Behind the scenes, we also know that there has been a project at Apple for several years to "capture the essence of Steve Jobs management philosophies" for generations ahead. Under the title of Dean of Apple University, Joel Podolny (former Dean of Yale Business School) has been building a leadership curriculum around Jobs behind the scenes. While we have not seen the product of this work, several ex-Apple employees mentioned to us that this is a very strategic project designed to help Apple continue under Steve's leadership model even after Steve leaves the company.
This is an example of Apple "thinking different." While most companies would look at competency models and hire executive recruiters to assess leadership candidates for succession, Apple is taking a page from our High-Impact Learning Organization® playbook. They are capturing the essence of Apple's executive performance and philosophy in digital form for leaders on into the future.
We have been studying corporate universities for many years – and most highly revered programs (McDonald's Hamburger University, GE Crotonville, Accenture Q Center) are true learning institutions that bring together management philosophies, technical skills, and leaders to help all employees understand the organization and its principles and practices. In the case of Apple, I believe the fairly secretive Apple University has spent a lot of time and money capturing the experiences and principles of Steve Jobs for others to use in the future.
According to Apple, the company founded Apple University in 2008 "to teach Apple employees how to think like Steve Jobs and make decisions he would make." In many ways it was built to solve the problem of "running Apple after Steve Jobs" – and setting in place the tools and information which helps Apple learn from his collective 30 years of wisdom.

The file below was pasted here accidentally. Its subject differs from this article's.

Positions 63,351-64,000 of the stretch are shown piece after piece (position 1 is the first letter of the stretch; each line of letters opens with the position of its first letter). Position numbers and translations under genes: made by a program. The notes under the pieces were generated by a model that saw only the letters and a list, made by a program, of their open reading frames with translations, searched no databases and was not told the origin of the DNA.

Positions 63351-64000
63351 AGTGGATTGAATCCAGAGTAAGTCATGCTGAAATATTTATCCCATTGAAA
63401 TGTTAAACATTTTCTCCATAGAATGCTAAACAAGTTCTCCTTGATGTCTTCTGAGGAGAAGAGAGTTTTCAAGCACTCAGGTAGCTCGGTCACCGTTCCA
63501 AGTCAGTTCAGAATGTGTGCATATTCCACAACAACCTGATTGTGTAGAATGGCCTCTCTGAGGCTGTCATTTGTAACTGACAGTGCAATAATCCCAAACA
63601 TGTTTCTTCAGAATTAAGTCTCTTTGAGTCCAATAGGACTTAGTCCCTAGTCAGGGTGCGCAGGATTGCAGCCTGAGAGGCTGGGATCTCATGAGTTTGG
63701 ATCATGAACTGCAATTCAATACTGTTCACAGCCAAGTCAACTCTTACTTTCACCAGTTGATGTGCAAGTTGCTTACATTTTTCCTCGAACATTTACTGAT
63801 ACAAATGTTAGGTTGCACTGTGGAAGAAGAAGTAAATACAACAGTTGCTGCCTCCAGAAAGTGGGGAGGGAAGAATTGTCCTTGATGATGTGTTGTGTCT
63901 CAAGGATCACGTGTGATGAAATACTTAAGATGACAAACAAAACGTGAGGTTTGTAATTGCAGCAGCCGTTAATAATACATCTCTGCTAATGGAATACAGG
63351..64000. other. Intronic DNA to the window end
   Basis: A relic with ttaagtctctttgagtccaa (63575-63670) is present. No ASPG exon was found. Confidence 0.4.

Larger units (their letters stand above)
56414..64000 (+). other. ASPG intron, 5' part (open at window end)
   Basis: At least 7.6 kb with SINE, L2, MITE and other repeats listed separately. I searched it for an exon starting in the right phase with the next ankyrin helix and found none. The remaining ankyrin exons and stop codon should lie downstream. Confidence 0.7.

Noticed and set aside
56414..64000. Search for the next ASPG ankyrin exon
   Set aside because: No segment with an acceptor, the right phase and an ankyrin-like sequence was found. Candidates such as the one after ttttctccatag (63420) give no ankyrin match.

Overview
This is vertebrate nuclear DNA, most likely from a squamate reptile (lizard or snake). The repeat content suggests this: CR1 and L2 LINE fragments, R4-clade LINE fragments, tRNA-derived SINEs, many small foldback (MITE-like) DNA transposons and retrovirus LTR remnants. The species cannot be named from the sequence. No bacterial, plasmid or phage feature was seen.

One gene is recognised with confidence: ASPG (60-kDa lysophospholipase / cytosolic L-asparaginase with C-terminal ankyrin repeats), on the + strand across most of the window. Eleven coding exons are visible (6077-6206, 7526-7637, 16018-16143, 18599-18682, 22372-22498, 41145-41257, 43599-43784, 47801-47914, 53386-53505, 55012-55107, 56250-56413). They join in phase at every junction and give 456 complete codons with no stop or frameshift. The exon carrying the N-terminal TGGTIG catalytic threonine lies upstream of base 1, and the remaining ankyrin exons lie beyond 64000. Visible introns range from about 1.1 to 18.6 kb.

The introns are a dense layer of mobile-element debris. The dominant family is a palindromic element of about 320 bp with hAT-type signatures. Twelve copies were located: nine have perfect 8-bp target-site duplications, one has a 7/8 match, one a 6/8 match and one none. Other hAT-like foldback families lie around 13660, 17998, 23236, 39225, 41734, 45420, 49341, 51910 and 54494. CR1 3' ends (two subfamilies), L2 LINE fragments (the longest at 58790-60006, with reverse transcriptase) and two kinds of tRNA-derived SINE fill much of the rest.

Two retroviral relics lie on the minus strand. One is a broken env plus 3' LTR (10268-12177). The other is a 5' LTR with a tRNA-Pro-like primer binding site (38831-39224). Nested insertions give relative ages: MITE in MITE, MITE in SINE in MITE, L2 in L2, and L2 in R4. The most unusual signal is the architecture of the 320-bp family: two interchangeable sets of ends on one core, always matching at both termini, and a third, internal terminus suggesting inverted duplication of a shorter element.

Fig 2: Apple University Strategy (from PC Magazine http://www.pcmag.com/article2/0,2817,2391818,00.asp)
As the graphic above shows (this was obtained from Onlinecolleges.net), the University is designed around capturing Job's collective learning and translating this into content, programs, and materials which Apple employees and leaders can use long into the future.
I had the opportunity to meet with one of Apple's prior heads of training, and she told me about Apple's highly focused approach to technology-enabled learning. For many years Apple has been using its own products (one of Apple's earliest market wins was its ability to sell computers for digital education) to build highly interactive learning solutions for retail and operations teams. When Apple iPhones are rolled out to AT&T and Verizon, for example, the company must instantly train tens of thousands of sales people within a few weeks. This type of training is done through advanced e-learning, and this type of expertise has been refined within Apple for all the years that we worked with the company.
Today Apple University is still a well-kept secret. But from what we have learned, I think it is one of the most innovative and exciting forms of succession management yet to be seen. Think different about your own leadership and how you can transfer skills and culture forward when your leaders leave. Apple once again is likely to show us the way.